Model Support for the BI Lifecycle
The business intelligence (BI) environment is built incrementally and iteratively under the auspices of an overall program. The incremental approach adds new BI capabilities, with each project being completed in a few weeks or months. The program orientation ensures that, even though the environment is constructed through a series of projects, a governance structure including standards, guidelines, and enforcement mechanisms is in place to ensure that the pieces all fit together. While each project entails understanding the needs, designing a solution, and then implementing it, the way these are done in BI projects differs from the traditional waterfall approach. BI projects are iterative in nature—the requirements often evolve as the project progresses, and managing these changes is a critical aspect of BI projects.
In addition to the unique development approach, BI environments provide business users with great flexibility in the data they access and the way they access it. From the inception of data warehousing, we’ve recognized the value of metadata both to support these business users and to capture information about the environment during its development and operation. The problem many companies have is that the metadata they collect is often fragmented and not easily accessible. The transformation maps are in spreadsheets, the definitions are in a data modeling tool, the actual transformations in the data acquisition tool, and the usage information in the end-user tool. In addition, business requirements and service level objectives, which also need to be captured and tracked, are typically in text documents. With this approach, the requirements and metadata are often not updated to reflect changes to the environment, and since some of the information is retained in multiple places, it is often inconsistent.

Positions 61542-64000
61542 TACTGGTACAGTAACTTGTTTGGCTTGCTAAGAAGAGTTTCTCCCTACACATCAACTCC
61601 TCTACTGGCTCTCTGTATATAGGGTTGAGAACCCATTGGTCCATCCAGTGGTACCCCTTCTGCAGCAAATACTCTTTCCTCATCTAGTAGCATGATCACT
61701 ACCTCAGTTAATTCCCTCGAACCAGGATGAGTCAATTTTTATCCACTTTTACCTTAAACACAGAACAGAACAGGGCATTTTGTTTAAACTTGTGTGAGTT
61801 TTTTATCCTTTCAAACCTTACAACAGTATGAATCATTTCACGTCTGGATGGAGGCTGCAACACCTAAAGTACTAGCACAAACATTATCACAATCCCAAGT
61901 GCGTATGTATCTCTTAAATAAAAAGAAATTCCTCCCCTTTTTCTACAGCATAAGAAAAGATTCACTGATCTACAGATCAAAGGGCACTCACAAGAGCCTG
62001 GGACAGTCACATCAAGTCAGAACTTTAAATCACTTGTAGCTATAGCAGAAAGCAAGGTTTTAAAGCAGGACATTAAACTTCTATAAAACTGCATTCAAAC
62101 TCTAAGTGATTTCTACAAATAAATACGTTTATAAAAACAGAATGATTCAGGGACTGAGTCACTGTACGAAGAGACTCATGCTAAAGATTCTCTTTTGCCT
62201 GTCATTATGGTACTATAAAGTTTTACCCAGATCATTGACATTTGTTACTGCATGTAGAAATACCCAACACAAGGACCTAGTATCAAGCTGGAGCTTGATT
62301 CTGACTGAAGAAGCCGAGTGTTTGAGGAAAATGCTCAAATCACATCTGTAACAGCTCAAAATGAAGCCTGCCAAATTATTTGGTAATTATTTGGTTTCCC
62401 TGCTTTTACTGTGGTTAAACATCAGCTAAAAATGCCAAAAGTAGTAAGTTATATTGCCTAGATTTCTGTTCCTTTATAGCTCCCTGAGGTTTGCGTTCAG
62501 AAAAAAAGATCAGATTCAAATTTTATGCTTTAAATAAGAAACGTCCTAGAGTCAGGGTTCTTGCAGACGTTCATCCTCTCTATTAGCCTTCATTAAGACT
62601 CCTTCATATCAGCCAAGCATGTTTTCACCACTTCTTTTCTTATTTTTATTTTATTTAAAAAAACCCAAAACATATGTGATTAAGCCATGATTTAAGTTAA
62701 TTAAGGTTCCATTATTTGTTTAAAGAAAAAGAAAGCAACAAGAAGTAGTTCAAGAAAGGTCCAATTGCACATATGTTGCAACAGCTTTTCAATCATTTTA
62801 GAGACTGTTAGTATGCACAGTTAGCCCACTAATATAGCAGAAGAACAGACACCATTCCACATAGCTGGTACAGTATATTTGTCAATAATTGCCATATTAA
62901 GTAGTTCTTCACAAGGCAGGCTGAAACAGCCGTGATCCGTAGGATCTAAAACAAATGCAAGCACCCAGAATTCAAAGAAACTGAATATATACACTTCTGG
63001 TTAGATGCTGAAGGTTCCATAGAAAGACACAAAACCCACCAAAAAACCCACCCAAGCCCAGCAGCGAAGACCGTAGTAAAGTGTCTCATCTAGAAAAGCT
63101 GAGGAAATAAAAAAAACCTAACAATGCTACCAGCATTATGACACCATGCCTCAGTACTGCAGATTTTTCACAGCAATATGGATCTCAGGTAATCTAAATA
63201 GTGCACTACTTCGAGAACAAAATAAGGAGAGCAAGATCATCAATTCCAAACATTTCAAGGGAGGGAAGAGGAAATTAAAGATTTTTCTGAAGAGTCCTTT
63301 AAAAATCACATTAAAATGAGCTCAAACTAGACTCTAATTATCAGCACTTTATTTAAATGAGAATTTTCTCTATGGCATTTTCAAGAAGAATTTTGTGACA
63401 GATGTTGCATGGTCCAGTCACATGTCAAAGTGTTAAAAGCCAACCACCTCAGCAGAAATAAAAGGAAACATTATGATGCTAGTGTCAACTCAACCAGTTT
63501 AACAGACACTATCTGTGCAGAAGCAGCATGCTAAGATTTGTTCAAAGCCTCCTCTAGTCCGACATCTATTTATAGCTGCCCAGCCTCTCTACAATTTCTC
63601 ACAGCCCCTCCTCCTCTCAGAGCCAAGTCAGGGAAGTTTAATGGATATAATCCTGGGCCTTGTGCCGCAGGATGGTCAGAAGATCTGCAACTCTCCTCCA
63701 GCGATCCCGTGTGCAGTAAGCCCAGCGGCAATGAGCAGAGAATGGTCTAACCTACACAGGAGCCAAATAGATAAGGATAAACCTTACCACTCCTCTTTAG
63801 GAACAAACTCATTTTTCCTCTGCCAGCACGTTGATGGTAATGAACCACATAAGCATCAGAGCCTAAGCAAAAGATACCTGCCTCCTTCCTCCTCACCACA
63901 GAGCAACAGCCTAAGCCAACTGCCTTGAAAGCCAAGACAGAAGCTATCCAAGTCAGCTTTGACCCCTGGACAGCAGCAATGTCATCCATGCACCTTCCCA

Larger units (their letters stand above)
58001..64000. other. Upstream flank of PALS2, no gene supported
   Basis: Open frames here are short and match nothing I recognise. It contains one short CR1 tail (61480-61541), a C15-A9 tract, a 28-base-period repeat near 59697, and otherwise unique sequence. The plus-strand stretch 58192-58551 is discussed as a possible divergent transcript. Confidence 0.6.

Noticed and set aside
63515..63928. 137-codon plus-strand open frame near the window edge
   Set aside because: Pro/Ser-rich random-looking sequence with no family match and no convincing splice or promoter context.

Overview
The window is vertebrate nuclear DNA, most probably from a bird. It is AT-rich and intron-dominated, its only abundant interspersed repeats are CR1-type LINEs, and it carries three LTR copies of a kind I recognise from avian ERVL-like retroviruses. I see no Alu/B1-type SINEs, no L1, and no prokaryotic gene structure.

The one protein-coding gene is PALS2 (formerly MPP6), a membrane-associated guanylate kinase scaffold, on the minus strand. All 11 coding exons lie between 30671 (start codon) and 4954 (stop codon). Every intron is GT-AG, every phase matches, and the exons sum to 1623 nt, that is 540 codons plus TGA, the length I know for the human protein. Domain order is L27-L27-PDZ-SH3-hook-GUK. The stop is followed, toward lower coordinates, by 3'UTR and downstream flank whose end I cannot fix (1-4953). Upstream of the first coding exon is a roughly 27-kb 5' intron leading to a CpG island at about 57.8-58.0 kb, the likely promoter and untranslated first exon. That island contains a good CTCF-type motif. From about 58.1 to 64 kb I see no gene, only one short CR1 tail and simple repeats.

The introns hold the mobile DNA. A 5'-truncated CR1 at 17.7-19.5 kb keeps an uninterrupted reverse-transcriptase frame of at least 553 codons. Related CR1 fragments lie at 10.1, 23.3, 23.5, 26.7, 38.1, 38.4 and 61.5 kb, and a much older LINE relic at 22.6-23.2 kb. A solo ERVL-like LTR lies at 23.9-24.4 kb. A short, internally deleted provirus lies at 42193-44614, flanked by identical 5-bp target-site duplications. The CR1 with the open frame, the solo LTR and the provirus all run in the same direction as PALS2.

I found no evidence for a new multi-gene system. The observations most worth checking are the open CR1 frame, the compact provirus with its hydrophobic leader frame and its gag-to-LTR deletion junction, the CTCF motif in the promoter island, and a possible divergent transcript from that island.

Most BI teams use data modeling tools to support the design of the initial data structures. To the extent practical, these modeling tools should be leveraged further to support the full BI lifecycle. This paper describes how powerful modeling tools can be invaluable in both developing and maintaining the BI environment. The approach applies equally well, regardless of the BI architecture (e.g., bus or hub-and-spoke) or methodology (e.g., iterative or agile) that is used. Regardless of the architecture and methodology,